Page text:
Christmas has been and gone. I had a nice quiet one, just T, I, and the girls. I cooked this on Christmas day with roast potatoes etc. I cooked jollof rice and baked red fish bream on Boxing day. Sunday, it was this with mashed potatoes. Yesterday, we had efo elegusi (containing dried fish, panla, saki, oxtail, chicken and bokoto) with pounded yam. T and the girls kept grinning at me while they ate, I guess they enjoyed my efforts.
This post however is not about food or the eating of it despite the preceding paragraph. It is about our new neighbours.
They moved into their brand new purpose-built house on the 26th of this month. There had been some speculation as to who they would be, but all was revealed on the day. There are six of them, two grandparents, two parents, and two children. I thought one of the children was a boy, but Egirl has assured me that they are both girls. One’s called Sophie, the other Kathron or something like that. They appear nice enough, but to me they seem rather wooden.
I have glanced into their house anytime I have gone past. Yes I know I was being nosey, but I just couldn’t help myself. They didn’t appear to have any furniture at all on the first day, but had somehow acquired a fully fitted kitchen the next time I peeked in.
Egirl was a bit worried about how they’d survive without furniture, but I explained to her that sometimes when families are just starting out, they need to budget, and save money towards the things they want to purchase. I told her this would help them appreciate what they do have, which is each other. I told her T and I hardly had any furniture when we started out, we lived in a rented flat. And see how far we’ve come from that. I think it is important for her to learn about delayed gratification, especially in this society of ours where everything including food is available right now via the buy now pay later credit card scheme. The current mentality seems to be that there is no need to save for something, or wait till you can afford it, when you can have it on credit. So I told her not to worry about the neighbours, they’ll be alright in the end.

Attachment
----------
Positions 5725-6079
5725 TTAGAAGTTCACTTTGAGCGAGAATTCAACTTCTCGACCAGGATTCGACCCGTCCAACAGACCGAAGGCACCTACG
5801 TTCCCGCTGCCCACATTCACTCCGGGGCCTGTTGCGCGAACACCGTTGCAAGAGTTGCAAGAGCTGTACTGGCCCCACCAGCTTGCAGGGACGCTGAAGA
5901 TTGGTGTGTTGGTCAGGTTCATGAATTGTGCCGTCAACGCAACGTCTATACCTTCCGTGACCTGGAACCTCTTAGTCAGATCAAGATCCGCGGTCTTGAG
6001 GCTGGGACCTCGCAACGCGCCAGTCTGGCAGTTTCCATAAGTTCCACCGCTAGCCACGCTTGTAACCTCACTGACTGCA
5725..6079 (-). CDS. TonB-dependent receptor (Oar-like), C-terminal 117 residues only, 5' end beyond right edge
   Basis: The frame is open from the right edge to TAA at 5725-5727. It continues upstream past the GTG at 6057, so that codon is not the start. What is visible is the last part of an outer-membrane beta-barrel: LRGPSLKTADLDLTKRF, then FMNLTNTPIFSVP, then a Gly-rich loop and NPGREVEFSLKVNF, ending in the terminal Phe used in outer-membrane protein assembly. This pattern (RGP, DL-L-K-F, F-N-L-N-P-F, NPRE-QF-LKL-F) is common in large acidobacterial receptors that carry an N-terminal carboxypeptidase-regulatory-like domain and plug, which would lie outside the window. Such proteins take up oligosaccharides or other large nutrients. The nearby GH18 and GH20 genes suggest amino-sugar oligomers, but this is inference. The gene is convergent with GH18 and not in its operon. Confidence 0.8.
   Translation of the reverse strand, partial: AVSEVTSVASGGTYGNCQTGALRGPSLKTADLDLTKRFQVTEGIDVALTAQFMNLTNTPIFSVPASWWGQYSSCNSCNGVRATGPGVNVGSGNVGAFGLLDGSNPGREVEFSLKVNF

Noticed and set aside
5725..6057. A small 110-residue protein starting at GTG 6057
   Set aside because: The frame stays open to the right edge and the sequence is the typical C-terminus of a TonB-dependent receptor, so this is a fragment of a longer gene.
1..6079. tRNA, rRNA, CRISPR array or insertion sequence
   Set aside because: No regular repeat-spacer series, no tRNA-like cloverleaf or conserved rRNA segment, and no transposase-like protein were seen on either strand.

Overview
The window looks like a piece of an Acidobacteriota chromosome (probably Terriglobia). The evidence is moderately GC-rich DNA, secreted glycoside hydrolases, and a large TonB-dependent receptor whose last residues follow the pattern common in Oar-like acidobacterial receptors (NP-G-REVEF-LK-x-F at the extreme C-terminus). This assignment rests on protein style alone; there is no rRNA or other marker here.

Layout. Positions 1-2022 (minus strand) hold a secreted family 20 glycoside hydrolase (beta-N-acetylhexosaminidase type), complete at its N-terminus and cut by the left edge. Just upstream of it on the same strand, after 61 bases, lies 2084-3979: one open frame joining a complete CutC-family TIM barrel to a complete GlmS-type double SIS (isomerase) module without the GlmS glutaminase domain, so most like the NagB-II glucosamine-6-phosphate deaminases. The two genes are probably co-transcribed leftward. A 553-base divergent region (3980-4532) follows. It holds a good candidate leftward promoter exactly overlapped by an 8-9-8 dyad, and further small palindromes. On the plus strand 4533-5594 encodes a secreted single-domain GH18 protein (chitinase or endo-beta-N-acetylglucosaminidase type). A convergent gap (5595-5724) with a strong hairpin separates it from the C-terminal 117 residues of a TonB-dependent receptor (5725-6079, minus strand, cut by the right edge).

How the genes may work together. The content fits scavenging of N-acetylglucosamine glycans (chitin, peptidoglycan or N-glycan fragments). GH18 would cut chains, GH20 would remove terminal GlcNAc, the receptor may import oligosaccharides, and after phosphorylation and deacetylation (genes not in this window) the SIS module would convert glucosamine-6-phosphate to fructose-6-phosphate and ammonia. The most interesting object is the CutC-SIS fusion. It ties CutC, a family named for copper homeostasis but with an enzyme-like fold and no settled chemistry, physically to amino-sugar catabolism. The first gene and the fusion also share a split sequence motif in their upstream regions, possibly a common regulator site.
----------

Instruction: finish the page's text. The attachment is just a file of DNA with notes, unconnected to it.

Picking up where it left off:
Why is a six-year-old concerned about her neighbours?
‘What’s her business?’ I hear you ask.
Well, it’s like this you see. She is starting out in real estate pretty young. She is their landlord. They live in their house, in her bedroom.
Thanks for reading, this is my life – as I see it.